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BOLD NEW PLAN: High School Completion, Job Training Eyed for Dropouts

Michigan's Workforce Needs Bolstering, Cooperation Sought

July 27, 2017       Leave a Comment
By: Dave Rogers

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Skilled Workers Michigan

Michigan faces a serious shortage of skilled workers as a result of the downgrading and under-funding of adult education beginning about 25 years ago. Thus, an entire class of people has been disadvantaged and Michigan industries deprived of adequate human resources to bolster an aging workforce.

While some larger communities operate minimal adult education programs, the need for a high school completion and adult education component is vital in small, rural communities like Akron-Fairgrove, Sebewaing, St. Charles, Pinconning, Standish, AuGres, Whittemore-Prescott and other similar places across the state.

According to the Michigan League for Public Policy, many indicators show the number of working age adults needing adult education far surpasses those receiving it:

--Over 221,500 Michigan adults age 25-44 lack a high school diploma or GED, yet fewer than 7% have enrolled in adult education in any year since 2004.

--More than 225,000 Michigan adults speak English less than 'very well,' but fewer than 5% enroll in English as a Second Language adult education programs.

-Around 60% of community college students per year need to take developmental (remedial) education classes due to having not mastered one or more skill areas needed for postsecondary education or training.

--Only about 44 percent of Americans who lack high school diplomas are employed, according to federal sources. This compares with about 62 percent employment among those who have earned their high school diplomas.

--It is clear that too few students are getting the basic skills education they need to be able to succeed in occupational training and ultimately, to find a pathway out of low-wage, dead-end jobs and into a skilled career that enables them to support their families and prosper.

In addition, disparities in school discipline use by race, gender, income and special education status cause time away from learning. Time spent away from learning for disciplinary infractions and referrals to law enforcement have long-term implications for young people's futures.

"As Michigan's workforce development efforts attempt to move an increasing number of low-skilled workers into post-secondary credential programs, the demand for adult education will remain and grow."

Following is an excerpt from a report entitled "Michigan's Food and Agriculture Workforce" that lays out needs in this area: "Industry has expressed a need to systematically increase the number and quality of seasonal and permanent workers. Michigan's food and agriculture industry depends heavily upon migrant and seasonal workers; an estimate by the State Monitor Advocate Gerry Aranda is between 40,000 and 45,000 workers per year.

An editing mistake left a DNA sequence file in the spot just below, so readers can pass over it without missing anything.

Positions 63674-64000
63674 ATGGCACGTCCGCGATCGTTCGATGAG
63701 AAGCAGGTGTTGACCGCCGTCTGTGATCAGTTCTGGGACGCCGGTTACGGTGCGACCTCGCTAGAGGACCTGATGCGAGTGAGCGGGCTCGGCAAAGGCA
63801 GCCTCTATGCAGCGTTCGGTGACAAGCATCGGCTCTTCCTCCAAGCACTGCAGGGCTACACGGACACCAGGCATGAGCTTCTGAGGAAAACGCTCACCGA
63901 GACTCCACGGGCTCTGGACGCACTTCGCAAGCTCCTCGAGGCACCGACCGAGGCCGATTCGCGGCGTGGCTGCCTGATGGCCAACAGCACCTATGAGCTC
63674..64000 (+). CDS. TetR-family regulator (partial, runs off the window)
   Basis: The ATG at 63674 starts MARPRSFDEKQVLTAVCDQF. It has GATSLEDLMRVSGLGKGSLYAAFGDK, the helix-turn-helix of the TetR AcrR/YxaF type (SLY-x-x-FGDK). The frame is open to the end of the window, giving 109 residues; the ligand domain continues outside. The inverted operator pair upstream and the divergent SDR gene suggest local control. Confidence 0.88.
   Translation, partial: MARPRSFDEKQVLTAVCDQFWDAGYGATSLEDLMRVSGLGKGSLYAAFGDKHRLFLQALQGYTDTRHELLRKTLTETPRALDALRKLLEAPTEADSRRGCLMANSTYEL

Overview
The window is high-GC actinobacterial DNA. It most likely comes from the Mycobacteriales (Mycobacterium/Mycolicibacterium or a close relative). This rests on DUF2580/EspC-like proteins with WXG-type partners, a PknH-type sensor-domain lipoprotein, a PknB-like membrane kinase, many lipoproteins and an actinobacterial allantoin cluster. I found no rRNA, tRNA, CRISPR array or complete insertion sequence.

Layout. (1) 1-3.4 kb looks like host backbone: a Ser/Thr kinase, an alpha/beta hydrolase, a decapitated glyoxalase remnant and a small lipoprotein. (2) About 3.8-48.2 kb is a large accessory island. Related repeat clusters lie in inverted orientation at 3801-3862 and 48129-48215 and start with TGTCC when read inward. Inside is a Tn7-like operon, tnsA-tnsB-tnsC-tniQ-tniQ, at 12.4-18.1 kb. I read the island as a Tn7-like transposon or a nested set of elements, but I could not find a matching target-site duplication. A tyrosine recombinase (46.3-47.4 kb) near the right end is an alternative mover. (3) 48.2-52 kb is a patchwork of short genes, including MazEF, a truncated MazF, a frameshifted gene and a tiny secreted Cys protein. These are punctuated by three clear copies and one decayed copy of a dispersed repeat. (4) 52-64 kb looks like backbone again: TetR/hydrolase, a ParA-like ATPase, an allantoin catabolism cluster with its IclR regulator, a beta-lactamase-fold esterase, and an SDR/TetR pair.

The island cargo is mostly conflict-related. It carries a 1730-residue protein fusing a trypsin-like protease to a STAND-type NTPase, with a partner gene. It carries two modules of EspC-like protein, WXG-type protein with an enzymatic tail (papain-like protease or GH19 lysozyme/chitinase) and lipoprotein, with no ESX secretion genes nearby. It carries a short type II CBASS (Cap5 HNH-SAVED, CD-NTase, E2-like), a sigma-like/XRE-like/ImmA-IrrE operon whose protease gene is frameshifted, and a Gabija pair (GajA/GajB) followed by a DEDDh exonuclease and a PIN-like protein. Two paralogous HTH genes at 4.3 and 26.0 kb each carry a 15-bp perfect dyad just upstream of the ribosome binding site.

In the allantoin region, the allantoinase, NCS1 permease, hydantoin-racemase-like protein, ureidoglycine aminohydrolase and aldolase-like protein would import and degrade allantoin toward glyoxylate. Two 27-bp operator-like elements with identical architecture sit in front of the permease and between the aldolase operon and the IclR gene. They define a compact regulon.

Michigan should strive to create a statewide system to promote job opportunities and strive to become a national leader in this arena. If we fail, we risk losing the diversity of our product mix and the strength of our state's economy. Some of the labor gaps in Michigan's food and agriculture industry could be addressed by tapping non-traditional sources of talent and utilizing existing employment models and creating new ones. These labor sources include disadvantaged/at risk youth, people with disabilities, refugees, immigrants, veterans, returning citizens, people receiving public assistance, and others."

Summary: The precipitous drop in high school age populations has created a situation in which most schools have openings, heightening the competition for Schools of Choice transfers. This drain in enrollments in smaller schools is leading to unstable finances in those schools and danger of closing.

The youth population at greatest need is the approximately 20 percent who have "fallen through the cracks," i.e., dropouts/push outs. In fact, that is the population cohort that offers an opportunity for specialized school programs serving 18-22 year-olds who are at the margins of society and the economy.

PROPOSAL: That area colleges, universities, civic and economic development groups consider sponsoring or aiding the development of a non-profit pilot School-to-Work Pathways program offering high school completion, entrepreneurship training, life skills education and preparation for work or higher education for ages 18-22. Such centers will serve as a model for other programs that would have the potential of increasing the vitality and the Quality of Life for residents in communities which are shrinking in population and whose economies need bolstering. Also, Michigan industry will have a more adequate and competent workforce needed to sustain and improve economic growth for a brighter future. ###

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October 14, 2018
by: Dave Rogers
AWARENESS GAP: State Aims to Increase Student Apprenticeships
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Dave Rogers

Dave Rogers is a former editorial writer for the Bay City Times and a widely read,
respected journalist/writer in and around Bay City.
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